Welsh health and beauty firm hits £25m in sales as demand for organic and vegan products soar

A Welsh business that sources and sells natural and organic health and beauty products has hit the £25 million turnover mark, after increasing sales by 25% year on year.

Naissance, based in a 40,000 square foot warehouse in Neath, Wales was founded in 2005 by entrepreneur Jem Skelding from his spare bedroom.

His childhood in Africa inspired Jem, where the shortage of retail products and an abundance of raw materials meant his mother would often make her own skincare and natural remedies. When e-commerce started to take off, he spotted a gap in the market for an online brand selling organic plant-based products.

Over the last fifteen years, he has steered the company and established the Naissance brand as a global leader in the supply of natural and organic ingredients within UK and International territories. Supplying many of the biggest high street retail brands in the UK, Europe and America

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UK hotels and restaurants hit by wave of Christmas cancellations

Hotels and restaurants have been hit by a wave of cancellations as new coronavirus restrictions throw the country’s Christmas celebrations into doubt and raise the prospect of a fresh setback for the high street.

If new rules banning gatherings of more than six people remain in place over the festive season, analysts say, the absence of Christmas parties and big family get-togethers could cost retailers billions of pounds in lost clothing and food sales.

“I think that this could reduce retail spending by billions,” said independent retail analyst Richard Hyman. “Toys and presents will obviously be bought, but I think clothing sales will be hit.”

“Clothing retailers need the fillip that is triggered by going to parties and family gatherings, and that’s clearly going to be very significantly curtailed. Why bother [buying something new]?”

The festive season is when many retailers bank the lion’s share of their annual profits, and

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State-backed coronavirus loans should be repaid only when business makes profit

State-backed coronavirus loans should be repaid only when business borrowers turn a profit, a think tank has warned.

One in five companies are now “zombies”, with profits that scarcely cover their debt interest payments — and one in 23, employing a total of 1.8 million people, are technically insolvent with liabilities greater than their assets, according to Onward.

Debt levels leapt during this year’s lockdown as companies tapped the government’s emergency loan schemes to meet costs, leaving many overburdened with debt. About £53 billion has been loaned to small and medium-sized businesses and The City UK, the finance industry lobby group, has estimated that £35 billion may not be repaid.

The researchers at Onward fear a so-called balance-sheet recession, in which companies prioritise debt repayment over growth and investment. To keep the recovery on track, they have called on the government to convert the debt into “income-contingent loans” that do

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Bank of England warn government against furlough scheme extension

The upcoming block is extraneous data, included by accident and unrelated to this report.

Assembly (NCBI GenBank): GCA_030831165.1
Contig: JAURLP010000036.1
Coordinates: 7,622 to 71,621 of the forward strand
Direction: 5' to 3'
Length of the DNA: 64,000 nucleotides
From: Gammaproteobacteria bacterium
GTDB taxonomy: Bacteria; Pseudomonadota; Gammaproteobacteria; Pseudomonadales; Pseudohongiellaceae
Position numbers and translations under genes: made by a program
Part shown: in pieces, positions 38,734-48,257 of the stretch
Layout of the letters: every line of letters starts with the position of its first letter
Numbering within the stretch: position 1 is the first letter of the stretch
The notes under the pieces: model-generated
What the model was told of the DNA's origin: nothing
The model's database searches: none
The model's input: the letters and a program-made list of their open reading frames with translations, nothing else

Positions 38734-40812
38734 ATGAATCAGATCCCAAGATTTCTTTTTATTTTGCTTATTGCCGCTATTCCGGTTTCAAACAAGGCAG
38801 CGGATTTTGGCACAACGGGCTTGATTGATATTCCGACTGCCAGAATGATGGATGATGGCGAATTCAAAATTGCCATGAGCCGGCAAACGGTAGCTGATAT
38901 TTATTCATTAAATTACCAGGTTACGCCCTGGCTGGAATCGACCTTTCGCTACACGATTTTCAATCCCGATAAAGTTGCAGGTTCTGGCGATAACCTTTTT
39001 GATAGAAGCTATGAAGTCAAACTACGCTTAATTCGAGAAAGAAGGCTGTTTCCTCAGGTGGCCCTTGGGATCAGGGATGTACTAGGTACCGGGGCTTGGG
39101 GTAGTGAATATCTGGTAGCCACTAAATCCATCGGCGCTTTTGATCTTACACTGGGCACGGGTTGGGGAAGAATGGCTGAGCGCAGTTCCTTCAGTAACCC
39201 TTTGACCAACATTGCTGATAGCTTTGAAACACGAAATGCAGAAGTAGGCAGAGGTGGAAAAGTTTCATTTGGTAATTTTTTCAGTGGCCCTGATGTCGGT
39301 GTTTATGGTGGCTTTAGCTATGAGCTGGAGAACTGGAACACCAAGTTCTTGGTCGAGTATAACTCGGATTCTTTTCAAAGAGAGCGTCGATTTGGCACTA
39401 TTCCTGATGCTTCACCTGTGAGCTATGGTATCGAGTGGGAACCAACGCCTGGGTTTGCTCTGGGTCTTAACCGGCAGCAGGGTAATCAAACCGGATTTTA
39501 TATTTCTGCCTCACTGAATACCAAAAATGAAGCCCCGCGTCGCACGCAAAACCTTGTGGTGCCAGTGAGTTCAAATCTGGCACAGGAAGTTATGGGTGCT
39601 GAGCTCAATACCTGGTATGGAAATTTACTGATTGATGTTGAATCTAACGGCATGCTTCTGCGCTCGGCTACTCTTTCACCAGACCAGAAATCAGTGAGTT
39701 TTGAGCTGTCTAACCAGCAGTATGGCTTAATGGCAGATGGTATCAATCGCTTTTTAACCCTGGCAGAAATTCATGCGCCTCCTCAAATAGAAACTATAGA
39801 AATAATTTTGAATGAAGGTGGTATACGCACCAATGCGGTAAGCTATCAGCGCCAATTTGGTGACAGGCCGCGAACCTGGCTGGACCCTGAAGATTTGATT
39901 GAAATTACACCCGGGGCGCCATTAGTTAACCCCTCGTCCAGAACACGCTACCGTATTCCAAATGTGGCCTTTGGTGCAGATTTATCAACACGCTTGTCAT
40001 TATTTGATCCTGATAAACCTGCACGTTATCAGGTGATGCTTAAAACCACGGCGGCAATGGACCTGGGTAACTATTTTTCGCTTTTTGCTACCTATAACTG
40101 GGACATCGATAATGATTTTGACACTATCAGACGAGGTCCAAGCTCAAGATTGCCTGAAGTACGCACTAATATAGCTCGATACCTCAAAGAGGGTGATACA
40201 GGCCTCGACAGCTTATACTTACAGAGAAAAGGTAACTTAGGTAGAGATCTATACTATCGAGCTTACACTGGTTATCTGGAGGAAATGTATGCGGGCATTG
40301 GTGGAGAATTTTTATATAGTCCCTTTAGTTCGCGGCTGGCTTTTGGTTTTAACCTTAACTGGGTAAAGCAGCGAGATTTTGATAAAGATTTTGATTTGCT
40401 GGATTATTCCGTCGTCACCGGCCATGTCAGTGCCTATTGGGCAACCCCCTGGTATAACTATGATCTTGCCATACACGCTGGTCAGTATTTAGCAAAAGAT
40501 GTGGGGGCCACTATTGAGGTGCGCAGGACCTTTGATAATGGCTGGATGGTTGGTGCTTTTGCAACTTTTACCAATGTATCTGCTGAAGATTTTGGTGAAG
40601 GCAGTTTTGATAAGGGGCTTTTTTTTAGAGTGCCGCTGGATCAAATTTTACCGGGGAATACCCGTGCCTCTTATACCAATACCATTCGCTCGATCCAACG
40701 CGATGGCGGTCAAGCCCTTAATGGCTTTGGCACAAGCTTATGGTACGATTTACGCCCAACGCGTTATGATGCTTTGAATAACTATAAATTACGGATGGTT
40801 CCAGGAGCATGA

The Bank of England’s chief economist has warned the government against extending the furlough scheme, arguing it will delay an “inevitable” shake-out of businesses hit by the Covid-19 pandemic.

Andy Haldane said a “necessary process of adjustment” was under way and an extension of the job retention scheme beyond the 31 October deadline would only delay this process taking place.

In a message that rejected concerns of spiralling unemployment without the subsidy remaining in place, Haldane said it was the central bank and government’s job to support the transition to new ways of working.
Business leaders, trade union bosses and opposition politicians have warned that the UK could suffer a wave of redundancies in the run-up to Christmas from the 2.3 million workers still on furlough if the scheme is cancelled.

Figures from the Insolvency Service show that employers, which must notify the government when they want to make 10

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Andrew Lloyd Webber tells ministers UK theatres face ruin

Andrew Lloyd Webber has warned Britain’s performing arts scene is at the point of no return as he pleaded for a definite reopening date for theatres without social distancing.

The theatre impresario told MPs this morning that despite all the mitigations such as compulsory facemasks and increased ventilations theatres were able to deploy, Public Health England was still behaving like a “brick wall”.

He said his companies were “bumping up against banking covenants” adding that a full reopening date was needed now to save the sector from devastation.

A number of performing arts companies, including the National Theatre, have already introduced mass redundancy programmes. The ending of the furlough scheme in October will lead to thousands of extra redundancies, it has been claimed.

Giving evidence to the the Digital, Culture, Media and Sport select committee Lord Lloyd-Webber said there were so many “anomalies” in the country’s response to coronavirus pandemic,

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